The minister of Science and Technology, Dr. Ogbonnaya Onu, has cited Climate Change resulting from depleting arable land as responsible for the incessant herdsmen/farmers clashes in Nigeria.

The minister made this known during the opening of the workshop on Technology Needs Assessment (TNA) for climate change mitigation and adaptation in Nigeria in Abuja, even as he charged the climate change National Steering Committee on TNA to come out with practicable solutions that will combat the challenges of desert and coastal encroachment in Nigeria.

He also called on research institutes across the country to apply Science, Technology and Innovation (STI) to address the challenges of climate change in the country, stressing the need to fight desert encroachment and other problems arising from depleting arable land.

Onu highlighted the workshop’s objective to include coming up with proper assessment of the situation, developing a roadmap that will help in proper confrontation of the climate change problem.

In his opening remarks, the ministry’s permanent secretary, Mr Bitrus Bako Nabasu, said that the workshop would help to build important links among stakeholders that will help to enhance the capacity in acquiring environmentally sustainable technologies.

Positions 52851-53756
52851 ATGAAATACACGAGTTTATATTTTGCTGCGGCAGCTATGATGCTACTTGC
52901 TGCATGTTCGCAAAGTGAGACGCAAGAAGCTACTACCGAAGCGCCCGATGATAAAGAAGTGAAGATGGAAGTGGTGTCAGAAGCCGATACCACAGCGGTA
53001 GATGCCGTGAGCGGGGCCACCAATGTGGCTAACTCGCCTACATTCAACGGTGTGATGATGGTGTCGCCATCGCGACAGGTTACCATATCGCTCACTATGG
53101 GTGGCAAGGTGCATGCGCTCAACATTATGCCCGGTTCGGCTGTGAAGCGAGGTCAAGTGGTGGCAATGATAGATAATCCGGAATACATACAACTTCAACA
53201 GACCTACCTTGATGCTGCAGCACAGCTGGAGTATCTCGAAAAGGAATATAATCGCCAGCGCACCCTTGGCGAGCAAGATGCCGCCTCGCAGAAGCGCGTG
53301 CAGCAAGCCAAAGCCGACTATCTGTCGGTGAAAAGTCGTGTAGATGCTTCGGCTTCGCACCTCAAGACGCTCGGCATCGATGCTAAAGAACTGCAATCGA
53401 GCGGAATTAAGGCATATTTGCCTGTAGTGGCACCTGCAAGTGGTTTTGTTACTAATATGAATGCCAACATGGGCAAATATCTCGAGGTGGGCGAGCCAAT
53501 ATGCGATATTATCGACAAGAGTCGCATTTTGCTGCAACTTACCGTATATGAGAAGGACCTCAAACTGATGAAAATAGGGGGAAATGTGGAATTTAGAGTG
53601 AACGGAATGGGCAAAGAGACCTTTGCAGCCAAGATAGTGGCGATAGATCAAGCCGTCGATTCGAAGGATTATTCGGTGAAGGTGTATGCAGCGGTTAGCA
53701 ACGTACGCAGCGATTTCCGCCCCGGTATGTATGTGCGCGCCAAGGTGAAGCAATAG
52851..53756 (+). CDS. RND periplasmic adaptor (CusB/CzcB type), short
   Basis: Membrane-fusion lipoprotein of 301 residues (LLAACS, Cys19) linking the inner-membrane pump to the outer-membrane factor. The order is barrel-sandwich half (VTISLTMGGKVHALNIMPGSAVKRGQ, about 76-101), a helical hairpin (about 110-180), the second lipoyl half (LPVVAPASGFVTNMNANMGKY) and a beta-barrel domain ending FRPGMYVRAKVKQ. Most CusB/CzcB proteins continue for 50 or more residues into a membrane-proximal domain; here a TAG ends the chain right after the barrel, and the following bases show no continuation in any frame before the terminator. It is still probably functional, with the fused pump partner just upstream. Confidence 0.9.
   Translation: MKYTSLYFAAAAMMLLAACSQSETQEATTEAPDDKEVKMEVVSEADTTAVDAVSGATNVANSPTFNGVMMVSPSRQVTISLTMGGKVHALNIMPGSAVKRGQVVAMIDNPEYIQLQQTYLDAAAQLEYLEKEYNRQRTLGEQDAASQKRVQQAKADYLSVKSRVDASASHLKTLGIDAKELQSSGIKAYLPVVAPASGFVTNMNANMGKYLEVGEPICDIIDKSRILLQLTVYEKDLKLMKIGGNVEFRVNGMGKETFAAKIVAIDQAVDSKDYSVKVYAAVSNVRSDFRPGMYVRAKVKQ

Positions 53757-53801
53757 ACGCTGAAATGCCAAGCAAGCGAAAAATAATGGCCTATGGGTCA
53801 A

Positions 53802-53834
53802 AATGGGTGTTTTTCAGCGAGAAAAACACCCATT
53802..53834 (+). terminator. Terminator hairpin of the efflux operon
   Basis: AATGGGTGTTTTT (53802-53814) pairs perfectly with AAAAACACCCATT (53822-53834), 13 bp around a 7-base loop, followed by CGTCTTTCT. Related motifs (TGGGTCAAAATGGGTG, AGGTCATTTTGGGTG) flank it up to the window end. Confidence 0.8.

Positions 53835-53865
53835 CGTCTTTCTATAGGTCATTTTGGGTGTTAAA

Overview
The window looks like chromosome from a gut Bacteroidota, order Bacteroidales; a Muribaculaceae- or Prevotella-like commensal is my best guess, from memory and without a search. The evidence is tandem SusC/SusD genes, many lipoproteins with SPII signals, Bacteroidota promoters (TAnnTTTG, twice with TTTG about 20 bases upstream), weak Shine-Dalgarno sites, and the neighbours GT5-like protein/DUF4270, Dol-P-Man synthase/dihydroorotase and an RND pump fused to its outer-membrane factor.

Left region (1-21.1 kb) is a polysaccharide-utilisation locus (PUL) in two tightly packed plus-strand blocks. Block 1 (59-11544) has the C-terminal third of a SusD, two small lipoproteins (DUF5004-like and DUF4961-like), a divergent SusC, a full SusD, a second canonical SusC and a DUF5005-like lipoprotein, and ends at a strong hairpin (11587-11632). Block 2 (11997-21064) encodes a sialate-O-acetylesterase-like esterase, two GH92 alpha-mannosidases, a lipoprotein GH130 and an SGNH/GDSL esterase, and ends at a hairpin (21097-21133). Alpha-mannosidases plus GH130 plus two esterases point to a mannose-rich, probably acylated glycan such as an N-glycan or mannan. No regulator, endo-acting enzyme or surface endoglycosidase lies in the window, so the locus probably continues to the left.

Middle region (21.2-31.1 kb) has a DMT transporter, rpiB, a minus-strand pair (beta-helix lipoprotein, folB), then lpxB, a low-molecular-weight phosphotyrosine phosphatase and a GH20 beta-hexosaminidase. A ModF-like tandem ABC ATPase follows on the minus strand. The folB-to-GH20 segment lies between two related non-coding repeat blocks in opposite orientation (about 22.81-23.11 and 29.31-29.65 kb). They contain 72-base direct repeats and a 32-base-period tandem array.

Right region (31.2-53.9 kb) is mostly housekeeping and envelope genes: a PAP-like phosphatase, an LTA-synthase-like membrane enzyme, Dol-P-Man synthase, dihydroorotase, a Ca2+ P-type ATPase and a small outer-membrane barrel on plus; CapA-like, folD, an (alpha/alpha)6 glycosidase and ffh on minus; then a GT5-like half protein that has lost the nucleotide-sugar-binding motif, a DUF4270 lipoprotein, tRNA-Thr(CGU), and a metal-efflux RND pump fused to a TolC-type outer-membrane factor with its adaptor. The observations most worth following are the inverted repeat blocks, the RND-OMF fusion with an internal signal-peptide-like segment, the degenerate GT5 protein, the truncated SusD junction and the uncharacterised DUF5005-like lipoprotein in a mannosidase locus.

“It will also support future investment, remove barriers and contribute to the diffusion of high priority technologies throughout key sectors of the national economy,” he added.

He also said the workshop will mark the formal inauguration of the TNA national team with the oversight function of producing the TNA country report and eventual implementation of the report through the development, transfer and diffusion of project pilots in the identified sectors of the economy.

Earlier, the representative of the United Nations Industrial Development Organisation (UNIDO), Dr. Reuben Bamidele, said UNIDO would be available to provide support to the government of Nigeria during the TNA process and in developing roadmap and strategy for climate change technology management in Nigeria.